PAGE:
While children's hospitals that are part of a larger health system have greater access to funds, freestanding children's hospitals' graduate education funds are often under scrutiny as legislators look for ways to cut costs, according to Ms. Whitecotton. "Freestanding children's hospitals are where the largest number of pediatric specialists are trained," she says. "They're already in incredibly small numbers. If those programs shrink because they lose funding, it could create a true manpower crisis."
To maintain access to pediatric care, children's hospitals are looking to partner with community hospitals — providing staff and expertise so patients can receive pediatric services for low-acuity, short-stay visits close to home, and at a lower cost than at a quaternary facility, says Ms. Whitecotton.
6. Post-acute care. Another aspect of pediatric care children's hospitals have to address when developing strategies to increase the value of healthcare is the lack of post-acute care services for children. Under the Patient Protection and Affordable Care Act, hospitals are losing Medicare funds for readmissions of certain patients. Facilities are incentivized to provide services throughout the continuum of care, ensuring patients are discharged to the appropriate care setting, whether home, a skilled nursing facility or a rehabilitation facility.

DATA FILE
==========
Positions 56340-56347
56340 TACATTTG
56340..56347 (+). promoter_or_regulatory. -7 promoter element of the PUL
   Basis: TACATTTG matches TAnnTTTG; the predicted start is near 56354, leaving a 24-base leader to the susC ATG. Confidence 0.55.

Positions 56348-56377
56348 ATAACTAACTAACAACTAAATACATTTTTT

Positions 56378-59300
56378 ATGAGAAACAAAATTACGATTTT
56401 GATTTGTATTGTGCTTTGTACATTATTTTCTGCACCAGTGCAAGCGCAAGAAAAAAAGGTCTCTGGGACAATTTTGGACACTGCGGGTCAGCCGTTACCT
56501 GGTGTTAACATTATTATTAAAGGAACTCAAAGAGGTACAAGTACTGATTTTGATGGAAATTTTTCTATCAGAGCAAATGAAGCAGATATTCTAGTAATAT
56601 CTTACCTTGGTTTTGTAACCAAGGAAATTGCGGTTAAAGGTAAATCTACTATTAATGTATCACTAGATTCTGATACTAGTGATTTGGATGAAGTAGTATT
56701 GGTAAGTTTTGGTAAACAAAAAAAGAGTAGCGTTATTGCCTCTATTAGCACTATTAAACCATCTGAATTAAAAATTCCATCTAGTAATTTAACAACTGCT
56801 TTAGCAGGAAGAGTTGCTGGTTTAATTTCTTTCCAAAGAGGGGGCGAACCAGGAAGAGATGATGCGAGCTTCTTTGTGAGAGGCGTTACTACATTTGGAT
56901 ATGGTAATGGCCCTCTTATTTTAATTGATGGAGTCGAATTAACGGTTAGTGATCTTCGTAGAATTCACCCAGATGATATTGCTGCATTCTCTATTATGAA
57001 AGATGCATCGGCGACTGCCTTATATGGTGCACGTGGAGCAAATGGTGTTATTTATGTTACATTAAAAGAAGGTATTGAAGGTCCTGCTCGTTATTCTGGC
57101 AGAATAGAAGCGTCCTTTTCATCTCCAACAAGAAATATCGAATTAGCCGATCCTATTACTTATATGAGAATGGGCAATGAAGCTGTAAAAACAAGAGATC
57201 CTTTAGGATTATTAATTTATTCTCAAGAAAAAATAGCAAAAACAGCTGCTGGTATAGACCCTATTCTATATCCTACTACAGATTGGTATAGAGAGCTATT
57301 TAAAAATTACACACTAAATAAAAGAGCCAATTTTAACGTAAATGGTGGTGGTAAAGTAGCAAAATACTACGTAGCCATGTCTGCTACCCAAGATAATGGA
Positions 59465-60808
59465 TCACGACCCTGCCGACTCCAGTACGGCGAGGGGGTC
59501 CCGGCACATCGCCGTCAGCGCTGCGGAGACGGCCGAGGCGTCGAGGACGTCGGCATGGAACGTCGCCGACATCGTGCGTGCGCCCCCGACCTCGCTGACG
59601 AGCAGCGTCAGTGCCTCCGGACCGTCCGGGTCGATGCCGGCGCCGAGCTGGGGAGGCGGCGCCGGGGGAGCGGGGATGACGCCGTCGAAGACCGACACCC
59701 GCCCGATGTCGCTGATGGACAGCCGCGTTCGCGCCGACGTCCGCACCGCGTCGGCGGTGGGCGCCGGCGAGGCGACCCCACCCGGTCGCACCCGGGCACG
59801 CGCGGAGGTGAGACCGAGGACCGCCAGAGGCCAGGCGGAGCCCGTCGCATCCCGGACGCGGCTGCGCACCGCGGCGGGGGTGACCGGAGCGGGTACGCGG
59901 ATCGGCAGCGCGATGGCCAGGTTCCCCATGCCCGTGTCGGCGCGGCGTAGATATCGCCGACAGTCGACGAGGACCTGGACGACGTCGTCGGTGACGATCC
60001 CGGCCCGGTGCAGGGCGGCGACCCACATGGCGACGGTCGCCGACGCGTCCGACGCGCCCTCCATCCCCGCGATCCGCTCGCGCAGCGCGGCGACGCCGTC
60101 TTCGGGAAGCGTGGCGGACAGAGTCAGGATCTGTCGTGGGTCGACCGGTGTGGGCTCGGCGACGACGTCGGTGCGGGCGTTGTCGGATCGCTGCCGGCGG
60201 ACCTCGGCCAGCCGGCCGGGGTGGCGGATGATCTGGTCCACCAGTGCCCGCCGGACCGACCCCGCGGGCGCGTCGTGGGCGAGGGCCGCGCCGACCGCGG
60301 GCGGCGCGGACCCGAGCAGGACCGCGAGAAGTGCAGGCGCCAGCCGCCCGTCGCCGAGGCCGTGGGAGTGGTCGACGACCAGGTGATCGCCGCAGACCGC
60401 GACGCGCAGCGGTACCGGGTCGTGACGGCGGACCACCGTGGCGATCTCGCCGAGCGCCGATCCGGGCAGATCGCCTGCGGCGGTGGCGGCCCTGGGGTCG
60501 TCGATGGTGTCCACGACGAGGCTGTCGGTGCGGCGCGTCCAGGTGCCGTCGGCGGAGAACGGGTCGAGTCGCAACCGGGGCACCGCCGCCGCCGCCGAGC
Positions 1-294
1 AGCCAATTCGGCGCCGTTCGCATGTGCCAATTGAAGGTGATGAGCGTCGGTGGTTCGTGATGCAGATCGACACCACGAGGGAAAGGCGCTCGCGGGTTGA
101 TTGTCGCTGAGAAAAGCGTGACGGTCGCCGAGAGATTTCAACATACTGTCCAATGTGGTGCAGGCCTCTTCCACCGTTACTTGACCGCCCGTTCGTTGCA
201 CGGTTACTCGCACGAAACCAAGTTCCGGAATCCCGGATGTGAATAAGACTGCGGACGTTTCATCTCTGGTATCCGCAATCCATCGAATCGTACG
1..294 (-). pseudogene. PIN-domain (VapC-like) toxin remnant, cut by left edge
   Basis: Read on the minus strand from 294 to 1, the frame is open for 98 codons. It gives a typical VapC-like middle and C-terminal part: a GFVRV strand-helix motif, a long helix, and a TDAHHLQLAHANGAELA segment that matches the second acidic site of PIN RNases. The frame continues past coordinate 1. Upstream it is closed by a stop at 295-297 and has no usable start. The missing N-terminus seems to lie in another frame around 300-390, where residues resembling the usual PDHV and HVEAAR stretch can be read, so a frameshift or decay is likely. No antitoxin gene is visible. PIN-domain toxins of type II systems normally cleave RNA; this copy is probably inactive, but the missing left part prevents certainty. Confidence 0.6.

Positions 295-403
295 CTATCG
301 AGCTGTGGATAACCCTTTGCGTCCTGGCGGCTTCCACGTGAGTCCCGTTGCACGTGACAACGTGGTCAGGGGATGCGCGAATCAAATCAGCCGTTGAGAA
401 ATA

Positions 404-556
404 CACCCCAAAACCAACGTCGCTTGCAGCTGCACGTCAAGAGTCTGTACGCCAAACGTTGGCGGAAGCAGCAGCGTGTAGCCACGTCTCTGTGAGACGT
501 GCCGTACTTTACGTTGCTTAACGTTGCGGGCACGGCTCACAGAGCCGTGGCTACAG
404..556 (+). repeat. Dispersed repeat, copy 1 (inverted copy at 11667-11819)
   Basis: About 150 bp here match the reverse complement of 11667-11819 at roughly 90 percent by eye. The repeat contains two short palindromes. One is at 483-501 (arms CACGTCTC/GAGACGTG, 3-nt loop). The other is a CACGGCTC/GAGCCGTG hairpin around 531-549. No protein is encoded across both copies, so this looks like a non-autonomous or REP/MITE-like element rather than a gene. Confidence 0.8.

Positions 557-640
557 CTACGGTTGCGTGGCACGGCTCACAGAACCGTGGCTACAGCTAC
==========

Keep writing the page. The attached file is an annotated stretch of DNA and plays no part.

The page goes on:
Children's hospitals face a challenge in that post-acute services are scarce — there are few nursing home-type facilities for children, and home health resources are limited. "When you get patients who need [additional] resources, they tend to stay in the hospital because those resources are not available in the community," Ms. Whitecotton says.
Children's hospitals: The same and different
Children's hospitals face several challenges that are different from those of general acute-care hospitals, including coordinating services for conditions that need both pediatric and adult care; determining children's hospitals' place in ACOs; and providing post-acute care services that the community lacks.
However, in the end, children's hospitals are working toward the same goals as general acute-care hospitals and share many of the same barriers. Both kinds of hospitals need to respond to healthcare reform by improving quality and lowering cost.